- ISSUES RELATING TO NATIVE STATE / HOMETOWN / WORKTOWN– This is among the favourites, many a time. Questions on crucial or controversial policies of your native state, or your hometown, are very common.
Questions may range from “who is the winner of the bypolls in your state / which party won (by how many seats)?” to “How do you account for the high literacy rate in Kerala which is your native state?”
Awareness regarding such topics is very important. You should be well aware of your state’s ruling party, their policies, unfulfilled controversial policies, etc. In other words, a well-rounded knowledge of your state, hometown/place of work is essential.
- CHOICE OF CAREER– This may often come up as a question. It depends on your own position. For example, if you are changing your career from private sector to public sector, or if none of your family has ever been in the banking sector. The question may come up in any form “Why are you choosing the public sector? / Where do you see yourself 5 years down the line? / How did you decide on choosing this field to work? / What attracts you most about this sector?”
- ANY ARBITRARY TOPIC THE PANEL FEELS IS RELEVANT TO YOUR CANDIDATURE –Well, there is no presumption/pattern/conjecture about this one people! It could actually be anything. If defence ministry has been in the news for their contracts with Italian armaments firms, then this is what they may throw at you! For that bit, you have to go easy on yourself. After all, no one can have perfect information! Because perfect information is only idealism!
Now that we more or less know the pattern / type of questions asked, let’s dwell on the best possible ways to answer these questions. Most important thing always to be kept in mind is brevity and precision. You must take special care to not let your answers wander beyond what is being asked.
Here are a few tips for all common question types, irrespective of category:
- Receive questions with a smile. Never let it reflect that a particular question displeases you or makes you nervous. Always be calm.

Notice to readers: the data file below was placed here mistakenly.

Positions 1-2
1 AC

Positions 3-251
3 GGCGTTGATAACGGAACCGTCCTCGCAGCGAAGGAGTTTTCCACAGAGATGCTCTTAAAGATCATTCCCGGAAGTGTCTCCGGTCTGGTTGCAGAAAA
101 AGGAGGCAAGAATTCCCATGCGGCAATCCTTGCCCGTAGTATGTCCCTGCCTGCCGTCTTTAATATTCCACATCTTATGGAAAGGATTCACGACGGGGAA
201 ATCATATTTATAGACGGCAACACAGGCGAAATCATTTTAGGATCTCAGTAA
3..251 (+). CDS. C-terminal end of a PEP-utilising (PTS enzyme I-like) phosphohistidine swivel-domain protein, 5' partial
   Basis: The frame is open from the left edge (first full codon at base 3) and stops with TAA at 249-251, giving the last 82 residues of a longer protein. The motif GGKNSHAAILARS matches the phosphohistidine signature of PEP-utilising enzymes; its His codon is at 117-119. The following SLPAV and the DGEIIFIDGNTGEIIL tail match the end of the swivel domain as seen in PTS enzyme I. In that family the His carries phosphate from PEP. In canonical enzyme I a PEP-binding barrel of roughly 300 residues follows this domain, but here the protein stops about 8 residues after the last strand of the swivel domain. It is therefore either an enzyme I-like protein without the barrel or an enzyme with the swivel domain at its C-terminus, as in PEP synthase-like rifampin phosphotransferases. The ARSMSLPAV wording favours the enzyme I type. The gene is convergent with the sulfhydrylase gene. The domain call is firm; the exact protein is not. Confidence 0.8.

- Key to answer: Precision + Brevity
- Do not let a question bring down your morale. Believe in yourself; believe that you will be able to answer all questions.
- Listen carefully to the question; do not start speaking even before the interviewer has completed the question.
- Do not give wrong answers / guess answers. When you do not know a question, politely tell them that “This does not seem to strike a chord at the moment / I am not aware of such detailed arguments (facts) on this topic / I have not yet read (or, heard) about this topic, kindly excuse my understanding of it”
Having said that, now let us get down to cracking the most common prototypes. Before you start answering a question, take a moment and put yourself in the panel’s feet. Think about what you would like to hear from a candidate sitting in front of you. With what aim would you ask such a question? What would you want to judge the candidate on with that question? This always helps give precision and direction to your answer.
Questions on Family Background –
As already stated, such questions are the beginning of interviews, generally to make the candidate feel at ease with the environment. Answer with a light smile and keep it short.